Jason Iloreta: His Brother’s Keeper
By Megan Carroll
Class of 2018
Upon graduating from Gonzaga in 2014, Jason Iloreta wanted to serve others and nearly joined the Jesuit Volunteer Corps. Instead, Iloreta heeded a more personal calling to return home to Kauai, Hawaii, to serve his brother Josh who has been in a wheelchair his entire life after being diagnosed with cerebral palsy at birth.
In the two and a half years since earning his bachelor’s degree in sociology, Jason has not only been there for his brother but has run half-marathons with him. In the process, the Iloreta brothers have worked to raise awareness of people living with diagnosed “differences” through their blog and the “I Am My Ability, Not My Disability” campaign.
Jason has run half-marathons with Josh, and together they are raising awareness of people living with diagnosed “differences.” (Photo courtesy Iloreta brothers)
Jason, 24, and Josh, 26, have always been much like other siblings – engaging in mischief, teasing and playing pranks on each other. One time, in high school, Jason searched everywhere for his favorite shirt but couldn’t find it. Turns out Josh had borrowed it without asking – and had it on under another shirt.
“People think he’s so innocent because he’s in a chair,” Jason said, laughing.
The permanent condition disrupts Josh’s ability to control his movements and posture, and it restricts his speech. As a result, Josh types words into a computer that converts them to voice.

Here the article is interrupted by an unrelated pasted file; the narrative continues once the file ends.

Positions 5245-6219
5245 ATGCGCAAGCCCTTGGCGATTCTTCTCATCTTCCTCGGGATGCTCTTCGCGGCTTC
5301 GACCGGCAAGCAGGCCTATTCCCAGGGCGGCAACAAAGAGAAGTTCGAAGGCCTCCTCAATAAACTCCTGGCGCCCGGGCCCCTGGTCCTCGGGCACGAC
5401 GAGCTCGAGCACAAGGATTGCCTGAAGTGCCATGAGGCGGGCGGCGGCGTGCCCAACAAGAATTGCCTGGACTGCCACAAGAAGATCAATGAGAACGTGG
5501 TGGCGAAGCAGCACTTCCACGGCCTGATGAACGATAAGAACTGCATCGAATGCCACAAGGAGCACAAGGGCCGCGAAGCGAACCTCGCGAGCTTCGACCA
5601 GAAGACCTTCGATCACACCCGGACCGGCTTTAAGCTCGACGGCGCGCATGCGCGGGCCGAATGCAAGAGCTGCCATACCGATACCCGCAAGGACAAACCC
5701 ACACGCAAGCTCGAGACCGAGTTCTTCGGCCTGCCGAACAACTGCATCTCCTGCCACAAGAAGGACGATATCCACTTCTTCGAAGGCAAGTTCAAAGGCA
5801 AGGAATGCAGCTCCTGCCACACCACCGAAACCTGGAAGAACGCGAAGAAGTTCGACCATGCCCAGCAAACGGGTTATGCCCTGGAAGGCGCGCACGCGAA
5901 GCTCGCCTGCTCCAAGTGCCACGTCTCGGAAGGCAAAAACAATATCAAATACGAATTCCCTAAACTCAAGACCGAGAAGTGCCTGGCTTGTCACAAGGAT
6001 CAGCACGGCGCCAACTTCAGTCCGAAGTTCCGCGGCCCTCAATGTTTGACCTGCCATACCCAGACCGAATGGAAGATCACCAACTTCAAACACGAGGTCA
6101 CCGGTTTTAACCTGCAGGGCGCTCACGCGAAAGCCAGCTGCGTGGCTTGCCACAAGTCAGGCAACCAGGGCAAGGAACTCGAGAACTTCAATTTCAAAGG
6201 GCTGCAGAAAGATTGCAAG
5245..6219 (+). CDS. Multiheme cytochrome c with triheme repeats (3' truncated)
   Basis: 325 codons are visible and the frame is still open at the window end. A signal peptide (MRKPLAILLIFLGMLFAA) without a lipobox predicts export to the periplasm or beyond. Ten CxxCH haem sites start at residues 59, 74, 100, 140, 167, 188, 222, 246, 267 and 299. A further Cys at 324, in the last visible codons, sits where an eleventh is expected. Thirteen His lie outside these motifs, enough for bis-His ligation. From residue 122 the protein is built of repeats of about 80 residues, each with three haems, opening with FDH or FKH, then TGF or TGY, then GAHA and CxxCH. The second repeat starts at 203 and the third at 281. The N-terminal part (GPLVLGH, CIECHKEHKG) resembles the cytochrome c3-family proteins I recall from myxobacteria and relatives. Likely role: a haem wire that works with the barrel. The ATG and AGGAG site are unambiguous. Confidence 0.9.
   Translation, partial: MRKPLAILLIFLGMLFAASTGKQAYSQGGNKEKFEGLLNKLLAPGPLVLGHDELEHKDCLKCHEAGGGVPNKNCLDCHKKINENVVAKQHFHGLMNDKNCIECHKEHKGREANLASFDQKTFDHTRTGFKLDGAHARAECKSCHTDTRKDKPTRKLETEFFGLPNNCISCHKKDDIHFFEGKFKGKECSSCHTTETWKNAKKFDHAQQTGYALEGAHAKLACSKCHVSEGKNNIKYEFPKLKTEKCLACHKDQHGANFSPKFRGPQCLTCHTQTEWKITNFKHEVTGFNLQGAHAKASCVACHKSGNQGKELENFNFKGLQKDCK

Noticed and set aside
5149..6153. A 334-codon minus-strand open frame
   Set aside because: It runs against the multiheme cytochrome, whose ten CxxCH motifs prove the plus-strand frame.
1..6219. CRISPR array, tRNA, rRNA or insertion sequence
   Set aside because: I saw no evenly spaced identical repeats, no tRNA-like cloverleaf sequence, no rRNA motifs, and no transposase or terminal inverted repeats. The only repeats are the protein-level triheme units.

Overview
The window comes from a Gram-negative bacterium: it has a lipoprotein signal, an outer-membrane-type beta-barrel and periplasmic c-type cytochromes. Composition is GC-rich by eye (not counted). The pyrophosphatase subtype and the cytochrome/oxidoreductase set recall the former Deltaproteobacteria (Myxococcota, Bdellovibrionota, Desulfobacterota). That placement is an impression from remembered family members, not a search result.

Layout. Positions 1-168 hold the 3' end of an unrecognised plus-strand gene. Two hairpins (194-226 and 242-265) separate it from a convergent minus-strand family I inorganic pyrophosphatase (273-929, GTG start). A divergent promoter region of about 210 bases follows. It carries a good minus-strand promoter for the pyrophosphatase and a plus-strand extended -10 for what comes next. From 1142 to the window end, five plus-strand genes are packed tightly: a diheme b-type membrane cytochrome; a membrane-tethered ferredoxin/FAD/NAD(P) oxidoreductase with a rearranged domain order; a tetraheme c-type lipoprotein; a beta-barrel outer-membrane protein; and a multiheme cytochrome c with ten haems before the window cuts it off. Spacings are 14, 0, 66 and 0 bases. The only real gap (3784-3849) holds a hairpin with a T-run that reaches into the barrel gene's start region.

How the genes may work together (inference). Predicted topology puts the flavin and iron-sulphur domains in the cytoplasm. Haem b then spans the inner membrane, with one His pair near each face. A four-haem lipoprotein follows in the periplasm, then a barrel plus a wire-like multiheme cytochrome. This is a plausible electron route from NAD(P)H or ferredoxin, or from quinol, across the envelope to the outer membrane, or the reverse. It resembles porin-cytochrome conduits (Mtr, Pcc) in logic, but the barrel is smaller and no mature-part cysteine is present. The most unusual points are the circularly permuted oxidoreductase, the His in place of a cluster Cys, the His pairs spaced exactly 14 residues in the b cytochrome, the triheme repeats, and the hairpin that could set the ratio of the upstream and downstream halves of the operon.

Cognitively, Josh is as sharp as Jason and notes he is “able to do all things.”
On their blog – titled “Keeping up with the Iloreta Bros.” – the brothers explain they hope to support others like them.
By living and documenting our lives, in an honest and vulnerable way, we pray others can connect their narratives with ours and feel a sense comfort knowing they’re not alone,” their blog notes. “So if you’re living with a diagnosis, a caretaker of such person, or simply another human being wanting to learn more about different people, I invite you into our lives as the Iloreta Bros.”
The brothers live with parents Jimmy and Emma. While resources for cerebral palsy patients weren’t always readily available, support from their family, including two older sisters, and community has been abundant. With both parents working, a personal care assistant helps Josh at home four days a week.
Jason has essentially structured his life around care for his brother.
“It can be a strenuous thing emotionally, mentally and physically,” said Jason, who works two part-time jobs at the nonprofit organizations Leadership Kaua’i and Children to Career, where he coordinates leadership and career development courses for youth.
The brothers were inspired to participate in running events and half-marathons after watching others pursue similar dreams. While at Gonzaga, Jason saw a video of Dick Hoyt pushing his wheelchair-bound son Rick to the finish line of a race.
“After watching that, I felt a sense of responsibility to go back home and help Josh because he hadn’t been doing so well since I’d been away,” said Jason who also served in Gonzaga University Specialized Recreation, which pairs GU students with challenged adults.
“I’ve always been the type of person who’s wanted to help out and do things, so that’s why I naturally felt at home at Gonzaga,” Jason said. “I am still trying to help people.”
The Iloreta brothers also participate in Able Ministries, a program through their church that pairs people with mentors for fun, worship, and fellowship. In addition, the brothers surf, paddle board and swim with those who are physically limited through Kauai Ocean Recreation Experience, founded by Gonzaga alumnus Kurt Leong.